Linsanity has calmed down and everyone should be finished reading through their bookmarked articles on Jeremy Lin. The one article that stands out and pretty much summarizes what Chinese people think of Jeremy Lin, is Adam Minter‘s Bloomberg piece. Adam gives us a view from Weibo, then contexualizes it within Chinese politics and media, and then ends addresses race discussions without putting the reader to sleep.
“The Yao comparisons have a particular resonance for state media, in no small part because Yao -– and not Lin -– came out of China’s massive state-run sports system.
As Chinese state media goes, none is more influential than People’s Daily, the official voice of the Communist Party, and its take on “Linsanity” is both interesting and important.
The People’s Daily isn’t going to debate whether or not Chinese are capable of playing point guard; nor can it blame China’s state-sponsored athletic training establishment for the failure of Chinese nationals to ascend to the NBA. Instead, in “Will Jeremy Lin Replace Yao Ming,” published Feb. 12, it cleverly shifted the blame for the lack of Chinese NBA players onto the NBA and its racial biases. Leading U.S. sports media, like ESPN, have also explored racism in the NBA, but the People’s Daily took it further:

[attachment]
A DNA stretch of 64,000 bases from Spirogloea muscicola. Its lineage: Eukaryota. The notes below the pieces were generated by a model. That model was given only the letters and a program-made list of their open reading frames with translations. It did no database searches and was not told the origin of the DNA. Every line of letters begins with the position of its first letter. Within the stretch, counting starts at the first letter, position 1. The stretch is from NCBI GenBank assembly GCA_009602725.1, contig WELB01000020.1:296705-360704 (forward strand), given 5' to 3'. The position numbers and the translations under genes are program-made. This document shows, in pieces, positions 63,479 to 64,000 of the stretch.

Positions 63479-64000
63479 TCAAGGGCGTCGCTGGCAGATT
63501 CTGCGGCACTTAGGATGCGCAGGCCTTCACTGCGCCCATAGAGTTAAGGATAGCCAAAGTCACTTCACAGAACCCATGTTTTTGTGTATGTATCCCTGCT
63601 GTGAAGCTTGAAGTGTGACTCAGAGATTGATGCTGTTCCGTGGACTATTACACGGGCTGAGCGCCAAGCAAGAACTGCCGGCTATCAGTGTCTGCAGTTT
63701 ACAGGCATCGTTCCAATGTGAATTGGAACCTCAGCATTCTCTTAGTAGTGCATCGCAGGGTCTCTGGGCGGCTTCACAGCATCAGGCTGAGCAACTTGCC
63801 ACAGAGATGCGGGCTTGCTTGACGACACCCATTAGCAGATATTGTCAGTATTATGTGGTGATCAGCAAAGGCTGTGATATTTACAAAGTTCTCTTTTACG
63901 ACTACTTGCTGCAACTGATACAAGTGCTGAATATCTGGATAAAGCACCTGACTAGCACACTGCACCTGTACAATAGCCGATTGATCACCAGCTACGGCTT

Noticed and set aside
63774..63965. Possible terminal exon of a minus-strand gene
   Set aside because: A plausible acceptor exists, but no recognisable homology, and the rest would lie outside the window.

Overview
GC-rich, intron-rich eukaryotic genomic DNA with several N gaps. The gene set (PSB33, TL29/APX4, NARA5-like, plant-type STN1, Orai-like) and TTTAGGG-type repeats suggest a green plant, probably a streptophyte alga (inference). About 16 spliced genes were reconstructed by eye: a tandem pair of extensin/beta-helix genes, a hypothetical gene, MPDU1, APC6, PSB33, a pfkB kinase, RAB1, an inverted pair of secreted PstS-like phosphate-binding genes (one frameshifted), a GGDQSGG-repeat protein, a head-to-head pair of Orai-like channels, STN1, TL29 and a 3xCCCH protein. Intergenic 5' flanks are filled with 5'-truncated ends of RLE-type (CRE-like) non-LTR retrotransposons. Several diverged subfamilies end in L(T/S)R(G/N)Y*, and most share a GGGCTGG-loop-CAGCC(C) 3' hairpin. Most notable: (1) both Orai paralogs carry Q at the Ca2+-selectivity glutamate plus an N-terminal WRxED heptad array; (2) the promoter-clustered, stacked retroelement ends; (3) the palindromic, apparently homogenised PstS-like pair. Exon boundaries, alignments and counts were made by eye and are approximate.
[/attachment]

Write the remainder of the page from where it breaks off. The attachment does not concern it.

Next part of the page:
[Lin’s] success not only proves that “the yellow race can be outstanding defenders on the basketball court,” but also poses questions to American basketball: Why is the appearance of America’s first “Jeremy Lin” so overdue? Why is it that black figures dominate the NBA?
Few Chinese microbloggers or newspaper columnists are going to bother answering that question. As Linsanity has spread in China, others are asking another question: Why do we care?
“Jeremy Lin is just an American,” complained Lu Yang Bin, a Sina Weibo microblogger inGuangdong Province . “He doesn’t even mention China, yet China’s editors have blown him up into a god, this native-born American …””